Mentions: To validate these observations and to determine which forms of PfA-M1 were present in the PV lumen, the pore forming toxin streptolysin O (SLO) and the detergent saponin (SAPO) were used on identical samples of synchronized trophozoite stage P. falciparum infected red blood cells (iRBC). SLO releases soluble erythrocyte components but leaves the parasitophorous vacuole membrane (PVM) intact while saponin disrupts the erythrocyte membrane and the PVM thus releasing the contents of the parasitophorous vacuole [15]. Using antibodies directed against marker proteins for defined compartments within the infected erythrocytes (PfPV1, a marker of parasitophorous vacuole [22]; PfBip, a marker of the parasite endoplasmic reticulum (ER) [21] and PfAldolase, a marker of the parasite cytosol; [15]) it was confirmed that SLO permeabilization did not affect the integrity of the PVM (the soluble proteins of the parasitophorous vacuole, PfPV1 is absent from lane 1, Figure 2B). In this assay, the control parasite PfBip and PfAldolase as well as PfA-M1 were not released into the supernatant fraction (they are absent from lane 1, Figure 2A, C, D). Conversely, the 0.1% saponin treatment released soluble proteins of the parasitophorous vacuole (such as PfPV1, lane 4, Figure 2B) without affecting internal parasite proteins (PfBip and PfAldolase, lane 4, Figure 2C, D). Interestingly, this 0.1% saponin treatment also released a proportion of p120 form of PfA-M1 (lane 4, Figure 2A) confirming its presence in the PV. The p68 form of PfA-M1 remained exclusively within the parasite, together with an internal population of the p120 (lane 5, Figure 2A). Note also that only p120 is, in part, associated with membrane fractions (Figure 2A, lanes 3 and 6). These results show that PfA-M1 is not translocated beyond the parasitophorous vacuole membrane to the cytoplasm of the infected red blood cell. In addition, PfA-M1 does not contain PEXEL, VTS, or the HTS sequences or motifs that have been proposed to be responsible for the targeting of parasite proteins across the PVM into the erythrocyte cytosol [31,32]. However, PfA-M1 appears to have the capacity to be exported or secreted into the parasitophorous vacuole, most likely by using its N-terminal hydrophobic domain which has been shown to act as a recessed signal sequence in some other P. falciparum proteins [33].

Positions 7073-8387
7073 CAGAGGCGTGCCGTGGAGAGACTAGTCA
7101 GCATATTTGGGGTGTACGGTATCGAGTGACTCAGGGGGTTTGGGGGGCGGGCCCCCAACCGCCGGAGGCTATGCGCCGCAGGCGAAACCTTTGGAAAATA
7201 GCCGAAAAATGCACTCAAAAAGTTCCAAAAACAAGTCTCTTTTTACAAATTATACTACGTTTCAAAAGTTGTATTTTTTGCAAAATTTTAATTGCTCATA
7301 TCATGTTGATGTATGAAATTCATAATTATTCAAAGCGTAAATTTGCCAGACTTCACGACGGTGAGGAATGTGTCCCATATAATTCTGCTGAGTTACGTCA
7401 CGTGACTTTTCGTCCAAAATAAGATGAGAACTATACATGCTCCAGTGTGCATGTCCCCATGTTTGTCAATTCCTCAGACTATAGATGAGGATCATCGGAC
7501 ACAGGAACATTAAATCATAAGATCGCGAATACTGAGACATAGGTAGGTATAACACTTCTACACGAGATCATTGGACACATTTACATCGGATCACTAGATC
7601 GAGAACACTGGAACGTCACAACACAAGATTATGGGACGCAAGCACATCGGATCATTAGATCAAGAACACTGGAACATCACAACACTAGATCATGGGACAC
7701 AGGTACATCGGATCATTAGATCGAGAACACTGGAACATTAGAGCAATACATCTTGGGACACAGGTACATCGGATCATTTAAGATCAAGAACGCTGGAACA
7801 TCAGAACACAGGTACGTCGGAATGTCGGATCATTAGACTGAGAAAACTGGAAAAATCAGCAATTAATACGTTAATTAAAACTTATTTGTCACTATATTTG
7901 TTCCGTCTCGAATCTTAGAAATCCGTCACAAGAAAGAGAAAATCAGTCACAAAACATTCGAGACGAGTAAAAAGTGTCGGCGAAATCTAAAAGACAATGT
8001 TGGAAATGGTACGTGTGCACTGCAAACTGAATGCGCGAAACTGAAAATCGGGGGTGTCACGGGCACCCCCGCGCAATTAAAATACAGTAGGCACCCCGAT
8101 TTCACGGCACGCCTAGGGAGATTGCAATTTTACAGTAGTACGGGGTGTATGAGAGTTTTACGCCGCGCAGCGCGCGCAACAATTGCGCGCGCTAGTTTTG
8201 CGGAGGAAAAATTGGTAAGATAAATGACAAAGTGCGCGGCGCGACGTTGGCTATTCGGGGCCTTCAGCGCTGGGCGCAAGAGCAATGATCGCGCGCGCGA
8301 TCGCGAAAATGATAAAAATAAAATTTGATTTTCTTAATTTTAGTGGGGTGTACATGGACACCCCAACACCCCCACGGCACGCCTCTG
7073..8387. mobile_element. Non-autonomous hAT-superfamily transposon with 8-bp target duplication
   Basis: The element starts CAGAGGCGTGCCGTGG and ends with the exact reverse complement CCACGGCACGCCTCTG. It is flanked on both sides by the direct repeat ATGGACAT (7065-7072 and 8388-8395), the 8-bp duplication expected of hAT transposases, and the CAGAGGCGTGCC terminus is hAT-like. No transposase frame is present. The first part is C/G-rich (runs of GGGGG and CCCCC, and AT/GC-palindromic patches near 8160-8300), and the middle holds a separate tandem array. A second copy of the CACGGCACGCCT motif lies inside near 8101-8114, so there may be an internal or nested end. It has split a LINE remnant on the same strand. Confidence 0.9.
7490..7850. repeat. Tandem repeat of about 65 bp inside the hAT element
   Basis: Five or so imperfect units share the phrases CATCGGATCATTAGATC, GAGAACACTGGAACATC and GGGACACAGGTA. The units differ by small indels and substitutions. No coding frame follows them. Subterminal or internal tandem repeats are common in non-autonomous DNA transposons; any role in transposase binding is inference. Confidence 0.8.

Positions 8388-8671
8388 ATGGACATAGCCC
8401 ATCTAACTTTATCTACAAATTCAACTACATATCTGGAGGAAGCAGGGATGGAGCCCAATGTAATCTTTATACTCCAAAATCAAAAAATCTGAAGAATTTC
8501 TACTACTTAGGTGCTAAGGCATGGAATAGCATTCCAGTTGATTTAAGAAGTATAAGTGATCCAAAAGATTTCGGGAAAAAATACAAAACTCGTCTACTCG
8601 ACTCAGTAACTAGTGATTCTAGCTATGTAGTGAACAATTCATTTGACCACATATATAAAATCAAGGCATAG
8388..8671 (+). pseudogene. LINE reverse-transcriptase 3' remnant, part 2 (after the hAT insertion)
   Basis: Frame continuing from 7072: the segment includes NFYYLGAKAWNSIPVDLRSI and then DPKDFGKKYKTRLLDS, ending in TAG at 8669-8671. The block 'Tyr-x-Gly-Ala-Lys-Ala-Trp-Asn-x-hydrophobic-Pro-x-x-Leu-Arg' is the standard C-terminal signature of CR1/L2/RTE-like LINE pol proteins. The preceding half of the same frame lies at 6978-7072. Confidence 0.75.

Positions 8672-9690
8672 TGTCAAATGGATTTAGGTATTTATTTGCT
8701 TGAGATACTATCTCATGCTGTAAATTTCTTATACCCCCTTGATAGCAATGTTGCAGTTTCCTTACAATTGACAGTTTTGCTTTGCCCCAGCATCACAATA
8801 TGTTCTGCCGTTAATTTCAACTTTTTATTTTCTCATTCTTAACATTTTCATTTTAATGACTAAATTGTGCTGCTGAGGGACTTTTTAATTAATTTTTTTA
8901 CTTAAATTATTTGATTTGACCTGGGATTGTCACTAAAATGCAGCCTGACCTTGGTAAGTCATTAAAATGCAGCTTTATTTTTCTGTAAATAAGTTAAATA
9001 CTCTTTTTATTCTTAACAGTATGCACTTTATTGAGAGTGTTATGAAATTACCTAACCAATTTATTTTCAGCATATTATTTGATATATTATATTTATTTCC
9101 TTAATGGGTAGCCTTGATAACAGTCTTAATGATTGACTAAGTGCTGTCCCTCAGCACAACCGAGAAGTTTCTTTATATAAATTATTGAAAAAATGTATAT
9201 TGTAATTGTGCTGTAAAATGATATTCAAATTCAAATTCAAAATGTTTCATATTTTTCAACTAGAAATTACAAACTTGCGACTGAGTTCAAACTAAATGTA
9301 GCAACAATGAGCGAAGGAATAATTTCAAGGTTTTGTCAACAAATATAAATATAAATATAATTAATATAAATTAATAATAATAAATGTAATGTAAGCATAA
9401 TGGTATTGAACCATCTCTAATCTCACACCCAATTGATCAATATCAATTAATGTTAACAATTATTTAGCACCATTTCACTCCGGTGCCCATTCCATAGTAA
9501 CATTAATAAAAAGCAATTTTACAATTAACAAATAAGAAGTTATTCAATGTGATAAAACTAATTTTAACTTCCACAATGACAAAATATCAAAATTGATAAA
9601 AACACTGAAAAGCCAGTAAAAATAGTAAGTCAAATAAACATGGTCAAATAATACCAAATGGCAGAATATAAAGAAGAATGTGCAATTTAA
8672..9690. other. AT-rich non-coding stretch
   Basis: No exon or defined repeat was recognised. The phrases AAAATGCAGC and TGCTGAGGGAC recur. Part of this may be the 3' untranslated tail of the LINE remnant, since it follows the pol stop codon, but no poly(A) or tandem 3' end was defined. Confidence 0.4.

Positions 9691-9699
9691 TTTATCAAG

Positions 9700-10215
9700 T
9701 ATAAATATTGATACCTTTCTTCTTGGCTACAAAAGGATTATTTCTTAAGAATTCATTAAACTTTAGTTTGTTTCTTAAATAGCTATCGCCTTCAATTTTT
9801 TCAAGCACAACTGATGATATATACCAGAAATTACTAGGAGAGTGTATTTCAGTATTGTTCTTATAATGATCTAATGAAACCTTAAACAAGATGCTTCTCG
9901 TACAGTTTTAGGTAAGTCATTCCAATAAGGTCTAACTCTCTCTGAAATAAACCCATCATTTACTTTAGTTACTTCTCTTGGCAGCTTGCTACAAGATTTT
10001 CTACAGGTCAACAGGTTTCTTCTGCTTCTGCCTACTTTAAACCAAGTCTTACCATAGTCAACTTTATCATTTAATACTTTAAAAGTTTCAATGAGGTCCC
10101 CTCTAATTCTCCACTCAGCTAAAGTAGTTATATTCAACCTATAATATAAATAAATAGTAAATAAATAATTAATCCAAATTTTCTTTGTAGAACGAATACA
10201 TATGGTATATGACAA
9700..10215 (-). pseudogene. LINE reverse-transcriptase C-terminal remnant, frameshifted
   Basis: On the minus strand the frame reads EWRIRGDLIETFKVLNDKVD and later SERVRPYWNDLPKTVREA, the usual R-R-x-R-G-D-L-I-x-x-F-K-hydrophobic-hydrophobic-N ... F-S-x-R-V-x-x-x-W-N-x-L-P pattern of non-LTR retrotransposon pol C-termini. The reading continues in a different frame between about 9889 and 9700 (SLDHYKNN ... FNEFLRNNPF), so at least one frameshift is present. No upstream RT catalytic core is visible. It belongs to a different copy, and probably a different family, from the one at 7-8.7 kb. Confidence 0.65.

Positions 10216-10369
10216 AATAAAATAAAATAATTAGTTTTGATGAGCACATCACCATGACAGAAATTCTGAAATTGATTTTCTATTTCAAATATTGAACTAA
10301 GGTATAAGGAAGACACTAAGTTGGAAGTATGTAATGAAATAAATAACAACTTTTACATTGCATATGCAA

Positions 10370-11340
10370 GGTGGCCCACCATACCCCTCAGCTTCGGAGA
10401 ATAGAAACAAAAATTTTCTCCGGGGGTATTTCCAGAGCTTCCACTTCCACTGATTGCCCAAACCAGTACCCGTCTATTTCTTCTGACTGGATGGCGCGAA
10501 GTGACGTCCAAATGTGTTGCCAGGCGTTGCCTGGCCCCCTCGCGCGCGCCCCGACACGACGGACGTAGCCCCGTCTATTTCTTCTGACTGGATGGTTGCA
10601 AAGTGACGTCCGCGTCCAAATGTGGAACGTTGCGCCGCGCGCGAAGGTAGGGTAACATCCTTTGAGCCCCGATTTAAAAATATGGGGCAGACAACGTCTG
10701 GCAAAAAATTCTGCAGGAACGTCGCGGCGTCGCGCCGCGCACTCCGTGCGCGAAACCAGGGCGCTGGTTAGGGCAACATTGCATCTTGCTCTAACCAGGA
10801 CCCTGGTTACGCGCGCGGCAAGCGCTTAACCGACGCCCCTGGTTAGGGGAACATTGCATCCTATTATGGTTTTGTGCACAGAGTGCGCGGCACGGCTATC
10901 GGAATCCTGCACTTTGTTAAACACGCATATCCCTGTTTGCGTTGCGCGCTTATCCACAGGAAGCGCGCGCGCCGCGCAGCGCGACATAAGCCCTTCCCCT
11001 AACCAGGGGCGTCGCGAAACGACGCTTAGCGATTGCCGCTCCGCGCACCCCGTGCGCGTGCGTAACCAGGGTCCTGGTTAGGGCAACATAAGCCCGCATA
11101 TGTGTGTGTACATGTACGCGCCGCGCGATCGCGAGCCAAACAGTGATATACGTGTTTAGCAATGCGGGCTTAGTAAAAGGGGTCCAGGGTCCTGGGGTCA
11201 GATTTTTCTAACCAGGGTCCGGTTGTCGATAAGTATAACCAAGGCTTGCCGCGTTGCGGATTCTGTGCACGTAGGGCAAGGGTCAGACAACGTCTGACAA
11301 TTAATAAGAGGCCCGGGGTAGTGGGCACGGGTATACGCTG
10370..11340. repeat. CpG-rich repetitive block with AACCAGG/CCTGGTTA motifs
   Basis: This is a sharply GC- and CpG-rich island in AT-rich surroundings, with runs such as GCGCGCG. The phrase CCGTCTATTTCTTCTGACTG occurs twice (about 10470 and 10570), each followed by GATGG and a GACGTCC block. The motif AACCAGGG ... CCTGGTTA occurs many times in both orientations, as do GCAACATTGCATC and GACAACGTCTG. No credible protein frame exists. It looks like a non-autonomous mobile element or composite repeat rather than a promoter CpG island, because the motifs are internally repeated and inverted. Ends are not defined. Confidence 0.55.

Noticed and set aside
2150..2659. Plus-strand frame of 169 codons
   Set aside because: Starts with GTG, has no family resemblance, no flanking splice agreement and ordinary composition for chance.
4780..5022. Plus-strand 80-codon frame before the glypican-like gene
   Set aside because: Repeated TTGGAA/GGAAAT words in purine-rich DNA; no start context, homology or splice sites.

Plasmodium falciparum PfA-M1 aminopeptidase is trafficked via the parasitophorous vacuole and marginally delivered to the food vacuole.

Azimzadeh O, Sow C, Gèze M, Nyalwidhe J, Florent I - Malar. J. (2010)

The p120 form of PfA-M1 is present in the PV space. Identical amounts of synchronized trophozoite stages were treated with streptolysin O (SLO) (lanes 1, 2, 3) or 0.1% saponin (SAPO) (lanes 4, 5, 3) as described in the Methods section. Lane 1 corresponds to SLO supernatant (SNT) i.e. the cytoplasm of iRBC while lane 4 corresponds to SAPO supernatant, i.e. the cytoplasm of iRBC plus PV content. Remaining pellets containing intact parasites devoid of host cytosol (SLO treatment) or devoid of host cytosol plus PV content (SAPO treatment) were washed twice in PBS, further lysed in ice-cold water in presence of protease inhibitors and separated by centrifugation into soluble fractions (SF, lanes 2 and 5, for the SLO and SAPO treatments, respectively) and membrane fractions (MF, lanes 3 and 6, for the SLO and SAPO treatments, respectively). Processed samples were separated by SDS-PAGE and blotted with antibodies corresponding to PfA-M1 (A. anti-MAP1 antibodies [6]) and several control markers: anti-PfPV1 antibodies (B), used as PV markers [22], anti-PfBip (C) [21] and anti-PfAldolase (D) antibodies [15] used as parasite reticulum endoplasmic and cytoplasm markers, respectively. The molecular masses kDa are shown on the left.
© Copyright Policy - open-access
Related In: Results  -  Collection

License
Show All Figures
getmorefigures.php?uid=PMC2914058&req=5

Figure 2: The p120 form of PfA-M1 is present in the PV space. Identical amounts of synchronized trophozoite stages were treated with streptolysin O (SLO) (lanes 1, 2, 3) or 0.1% saponin (SAPO) (lanes 4, 5, 3) as described in the Methods section. Lane 1 corresponds to SLO supernatant (SNT) i.e. the cytoplasm of iRBC while lane 4 corresponds to SAPO supernatant, i.e. the cytoplasm of iRBC plus PV content. Remaining pellets containing intact parasites devoid of host cytosol (SLO treatment) or devoid of host cytosol plus PV content (SAPO treatment) were washed twice in PBS, further lysed in ice-cold water in presence of protease inhibitors and separated by centrifugation into soluble fractions (SF, lanes 2 and 5, for the SLO and SAPO treatments, respectively) and membrane fractions (MF, lanes 3 and 6, for the SLO and SAPO treatments, respectively). Processed samples were separated by SDS-PAGE and blotted with antibodies corresponding to PfA-M1 (A. anti-MAP1 antibodies [6]) and several control markers: anti-PfPV1 antibodies (B), used as PV markers [22], anti-PfBip (C) [21] and anti-PfAldolase (D) antibodies [15] used as parasite reticulum endoplasmic and cytoplasm markers, respectively. The molecular masses kDa are shown on the left.